Opinion / 首页Blog

Old don’t want to be ‘cared to death’

By teamkrejados ( Updated: 2014-10-14 17:55

I admire the way Chinese people care for their elderly to an extent. The moms and pops of China's current working generation are, mostly, looked after and cherished. Most are included in the family fold and their greatest delight is a grandchild. All of that is wonderful. It is the other part that bothers me: "You should just relax! You shouldn't do too much!" I am trying to understand this phenomenon.

I've been a victim of this “caring”. The best portions of food placed in my bowl. My arms grabbed while stepping off the sidewalk or boarding a bus. The constant urging to be more careful, to just relax or to not work so hard. When I visit friends' homes, I am not allowed to do anything, including make the bed I slept in. How much of that is done “in service of the foreigner/guest” and how much of it has to do with my being older than they?

It amazes me that, when such a topic comes up, my Chinese friends somehow lose the ability to understand English. Most will not hear me out when I tell them how I feel as a result of this henpecking style of caring.

On Saturday, I taught my first session at the Lil’Uns school. Lea, as always was supportive and helpful, genuinely sweet. Treacle tart sweet. Cloyingly, nauseatingly, chokingly sweet. Mid-lesson I made the mistake of confiding in her that I could feel an allergy attack coming on by the swelling of my eye – a very strange feeling, let me tell you!

Immediately she took over the class as though I were completely incapacitated. Oh no! When I told her about my eye swelling, I was just sharing a feeling, not implying I could no longer manage my class of six small girls!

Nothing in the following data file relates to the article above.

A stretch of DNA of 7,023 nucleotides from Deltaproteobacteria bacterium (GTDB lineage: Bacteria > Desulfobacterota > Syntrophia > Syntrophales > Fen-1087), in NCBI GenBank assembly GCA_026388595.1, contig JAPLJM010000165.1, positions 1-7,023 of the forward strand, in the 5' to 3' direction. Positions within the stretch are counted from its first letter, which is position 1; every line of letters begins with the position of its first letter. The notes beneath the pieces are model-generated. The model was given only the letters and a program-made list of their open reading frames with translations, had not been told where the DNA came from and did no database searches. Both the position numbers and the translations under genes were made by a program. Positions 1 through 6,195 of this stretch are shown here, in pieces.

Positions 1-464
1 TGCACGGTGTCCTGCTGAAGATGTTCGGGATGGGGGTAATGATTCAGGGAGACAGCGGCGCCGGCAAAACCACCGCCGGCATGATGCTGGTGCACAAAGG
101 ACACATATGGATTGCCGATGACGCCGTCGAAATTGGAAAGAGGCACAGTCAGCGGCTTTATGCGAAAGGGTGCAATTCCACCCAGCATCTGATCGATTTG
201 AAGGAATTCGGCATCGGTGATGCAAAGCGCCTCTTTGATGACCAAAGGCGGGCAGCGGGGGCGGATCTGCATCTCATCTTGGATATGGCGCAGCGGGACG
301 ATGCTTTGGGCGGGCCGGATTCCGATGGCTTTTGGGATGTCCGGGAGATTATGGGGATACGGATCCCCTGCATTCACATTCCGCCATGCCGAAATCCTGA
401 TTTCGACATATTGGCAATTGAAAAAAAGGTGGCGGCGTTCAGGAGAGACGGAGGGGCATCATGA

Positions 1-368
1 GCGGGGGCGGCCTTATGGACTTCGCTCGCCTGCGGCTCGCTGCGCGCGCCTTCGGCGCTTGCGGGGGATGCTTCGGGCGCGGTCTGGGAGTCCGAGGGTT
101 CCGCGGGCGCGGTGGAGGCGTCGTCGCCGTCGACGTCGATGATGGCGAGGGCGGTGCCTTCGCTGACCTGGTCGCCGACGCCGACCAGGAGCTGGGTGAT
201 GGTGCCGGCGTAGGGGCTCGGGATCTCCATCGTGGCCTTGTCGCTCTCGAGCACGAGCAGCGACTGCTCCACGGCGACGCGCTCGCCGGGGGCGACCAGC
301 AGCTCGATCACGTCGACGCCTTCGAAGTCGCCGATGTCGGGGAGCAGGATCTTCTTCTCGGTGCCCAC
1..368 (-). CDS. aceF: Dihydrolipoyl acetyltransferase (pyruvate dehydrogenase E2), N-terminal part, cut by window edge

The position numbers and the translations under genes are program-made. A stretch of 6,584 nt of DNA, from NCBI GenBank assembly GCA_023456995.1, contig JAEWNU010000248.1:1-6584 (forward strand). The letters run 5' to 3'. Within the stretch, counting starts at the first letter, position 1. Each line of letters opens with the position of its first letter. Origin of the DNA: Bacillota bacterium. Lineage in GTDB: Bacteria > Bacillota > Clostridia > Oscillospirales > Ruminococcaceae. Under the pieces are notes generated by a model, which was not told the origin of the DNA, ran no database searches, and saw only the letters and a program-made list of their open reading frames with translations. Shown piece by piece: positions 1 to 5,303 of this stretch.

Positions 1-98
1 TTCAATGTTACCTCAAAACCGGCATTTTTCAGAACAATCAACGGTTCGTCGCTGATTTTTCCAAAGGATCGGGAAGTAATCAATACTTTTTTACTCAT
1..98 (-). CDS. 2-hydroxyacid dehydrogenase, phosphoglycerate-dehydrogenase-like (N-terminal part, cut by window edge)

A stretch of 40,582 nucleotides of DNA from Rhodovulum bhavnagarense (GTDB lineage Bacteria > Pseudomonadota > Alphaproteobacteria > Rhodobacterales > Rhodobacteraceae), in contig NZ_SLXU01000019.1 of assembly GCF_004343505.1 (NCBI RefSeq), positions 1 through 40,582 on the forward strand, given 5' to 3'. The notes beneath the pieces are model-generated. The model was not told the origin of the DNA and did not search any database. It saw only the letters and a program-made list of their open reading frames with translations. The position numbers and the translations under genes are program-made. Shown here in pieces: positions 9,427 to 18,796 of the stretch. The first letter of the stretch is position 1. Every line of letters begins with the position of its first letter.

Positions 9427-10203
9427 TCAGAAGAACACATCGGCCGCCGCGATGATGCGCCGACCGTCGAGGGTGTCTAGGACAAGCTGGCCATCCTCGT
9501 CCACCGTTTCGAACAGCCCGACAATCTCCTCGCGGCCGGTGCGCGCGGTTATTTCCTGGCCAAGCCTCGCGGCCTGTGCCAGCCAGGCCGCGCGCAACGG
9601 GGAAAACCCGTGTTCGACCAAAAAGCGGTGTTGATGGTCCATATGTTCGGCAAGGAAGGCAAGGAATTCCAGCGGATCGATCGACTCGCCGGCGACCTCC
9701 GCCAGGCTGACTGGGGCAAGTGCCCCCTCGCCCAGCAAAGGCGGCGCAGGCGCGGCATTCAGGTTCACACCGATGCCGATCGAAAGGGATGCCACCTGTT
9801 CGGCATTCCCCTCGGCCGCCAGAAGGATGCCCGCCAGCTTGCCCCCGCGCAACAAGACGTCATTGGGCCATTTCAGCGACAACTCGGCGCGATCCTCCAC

I miss the days when Lea and I were just friends. I could share my feelings with her and she would empathize, but was one step removed. Since we’ve started this business together she has made me her business. She tells me what I can and cannot do; how to board a bus and how to cross a street. When I confided to her that Sam is arranging a volunteer opportunity for me to visit country village schools as a guest teacher next summer she took it upon herself to decide that that was too much work for me.

Later, after I thought the matter was finished, I shared with her that I would like to bring my friend Sam to meet her and her husband. She immediately said: “Yes, you bring Sam here. I will make him understand that you should not do too much work”.

Why does she not think I’m capable of managing my own life? Furthermore, what if volunteering in small villages is something I want to do? I miss the good old days when we were just friends.

My point is that I’m being cared to death. I’m being respected and venerated straight out to pasture. Lea and other friends' assistance make me feel old, useless and stupid.

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